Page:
“We can take that one offline, David,” said Plackard with a thin smile.

Blithering’s head of branding, communications and putting people at the heart of things, continued: “Thanks, Bev, for sharing the results of the engagement programme. Some really incredible insights to build on,” Plackard said.

He singled out the workshop on working with marginalised communities for particular praise.  Locking the delegates out of the event before lunch had not only been “a really teachable empathy moment” but had saved a small fortune in catering costs.

At this, Sir Trevor signalled his approval by briefly lowering a bushy eyebrow.

Rummage’s face clouded over. The antelope were getting away.

But he was reassured as Plackard seized the clicker, leapt to his feet and started the second half of the presentation, entitled Learnings and Next Steps. A pleasurable noise, somewhere between a purr and a growl came from Sir Trevor’s direction.

Plackard explained how the outputs from the engagement phase had been processed by the expert panel comprising himself, Bev Heaver and a branding consultant who specialised in values. The consultant could not be here, he added due to “other commitments” – namely the start of a prison term for fraud and tax evasion, though Plackard wisely chose to omit this detail.

Plackard flicked through a few slides of key messages and high-level findings before unveiling the new “ident” for Blithering’s crumbling district general hospital. Another purr from Sir Trevor as Plackard displayed the new logo for the Blithering Wellbeing Hub and the artist’s impression of the new Longstay Walk-in Centre, a cluster of Portakabins at the far side of the car park.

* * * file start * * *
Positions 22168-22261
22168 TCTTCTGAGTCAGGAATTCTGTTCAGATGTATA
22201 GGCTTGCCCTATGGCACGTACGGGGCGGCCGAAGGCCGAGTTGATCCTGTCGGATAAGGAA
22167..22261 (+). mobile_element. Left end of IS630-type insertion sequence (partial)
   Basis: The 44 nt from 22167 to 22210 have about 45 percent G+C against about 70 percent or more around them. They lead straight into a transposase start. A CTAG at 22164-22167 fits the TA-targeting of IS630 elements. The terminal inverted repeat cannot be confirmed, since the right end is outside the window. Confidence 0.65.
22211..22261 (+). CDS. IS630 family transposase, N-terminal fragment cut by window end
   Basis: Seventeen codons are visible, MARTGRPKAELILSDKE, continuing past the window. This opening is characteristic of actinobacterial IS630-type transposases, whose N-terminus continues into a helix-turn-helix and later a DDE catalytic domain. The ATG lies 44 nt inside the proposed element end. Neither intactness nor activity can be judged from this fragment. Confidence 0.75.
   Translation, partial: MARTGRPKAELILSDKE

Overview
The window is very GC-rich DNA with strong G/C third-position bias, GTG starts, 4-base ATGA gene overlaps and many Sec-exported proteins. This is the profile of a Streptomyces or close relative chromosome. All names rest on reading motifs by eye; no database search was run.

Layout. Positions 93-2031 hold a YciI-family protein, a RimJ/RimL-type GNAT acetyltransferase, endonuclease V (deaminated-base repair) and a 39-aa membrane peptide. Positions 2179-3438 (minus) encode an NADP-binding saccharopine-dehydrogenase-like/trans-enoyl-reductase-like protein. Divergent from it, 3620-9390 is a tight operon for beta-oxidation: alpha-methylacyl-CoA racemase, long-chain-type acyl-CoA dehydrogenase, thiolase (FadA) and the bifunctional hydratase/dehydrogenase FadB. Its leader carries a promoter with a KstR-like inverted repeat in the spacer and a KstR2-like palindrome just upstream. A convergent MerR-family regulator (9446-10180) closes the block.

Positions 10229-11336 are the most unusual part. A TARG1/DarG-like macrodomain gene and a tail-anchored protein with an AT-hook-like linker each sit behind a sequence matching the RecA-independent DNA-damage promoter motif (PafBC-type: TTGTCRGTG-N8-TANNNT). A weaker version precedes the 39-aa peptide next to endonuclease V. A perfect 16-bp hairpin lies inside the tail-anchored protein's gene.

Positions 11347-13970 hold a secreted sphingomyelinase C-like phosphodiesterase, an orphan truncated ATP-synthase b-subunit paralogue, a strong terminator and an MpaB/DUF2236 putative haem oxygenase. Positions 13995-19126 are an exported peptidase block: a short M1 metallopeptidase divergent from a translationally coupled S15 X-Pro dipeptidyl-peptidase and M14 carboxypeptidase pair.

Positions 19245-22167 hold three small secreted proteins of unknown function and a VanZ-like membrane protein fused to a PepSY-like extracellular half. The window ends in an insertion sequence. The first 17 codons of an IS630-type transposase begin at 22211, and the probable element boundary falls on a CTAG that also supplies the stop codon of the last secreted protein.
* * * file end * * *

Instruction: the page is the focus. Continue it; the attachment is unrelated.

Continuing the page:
It was going a bit too well for Rummage’s liking, but he knew Plackard wouldn’t let him down. He didn’t.

“What’s that thing, Plackard?” asked Sir Trevor.

Plackard zoomed in to show a large sign at the hospital entrance bearing the message “Ambitious to serve the community”.

“I don’t see anything that says ‘hospital’,” said Sir Trevor, pleasantly. Rummage perked up. He started an imaginary Land Rover in which to retire to a safe distance.

“Exactly,” said Plackard. “All our focus groups told us that the word ‘hospital’ has negative connotations. People associate it with illness. That’s why we’ve got rid of all the other signage for A&E, radiology, outpatients and so on.”

“I see,” said Sir Trevor. He read the words on the slide aloud. “'Ambitious to serve the community' - it sounds like a slogan for a soup kitchen.”

Sir Trevor looked pleased with his joke and looked around to check that everyone else was too. They were.

Plackard looked delighted. “Great minds, Sir Trevor. The people’s kitchen is one of our other ideas,” he chirped. “We’ll get to that in the community inreach section.”

In Rummage’s mind the Big Beast of Blithering was on its feet, but keeping low and creeping forward. The antelope were still blissfully unaware of the imminent threat.

Bev Heaver started to list the core values the team had deconstructed to co-imagine the mission statement. Plackard started to draw a large red triangle on a flipchart. Sir Trevor Longstay was perfectly still, but poised and ready. A casual onlooker might have mistaken the slow parting of his lips for a smile. 

Rummage wanted to look away, but he couldn’t.

Wildlife editor: Julian Patterson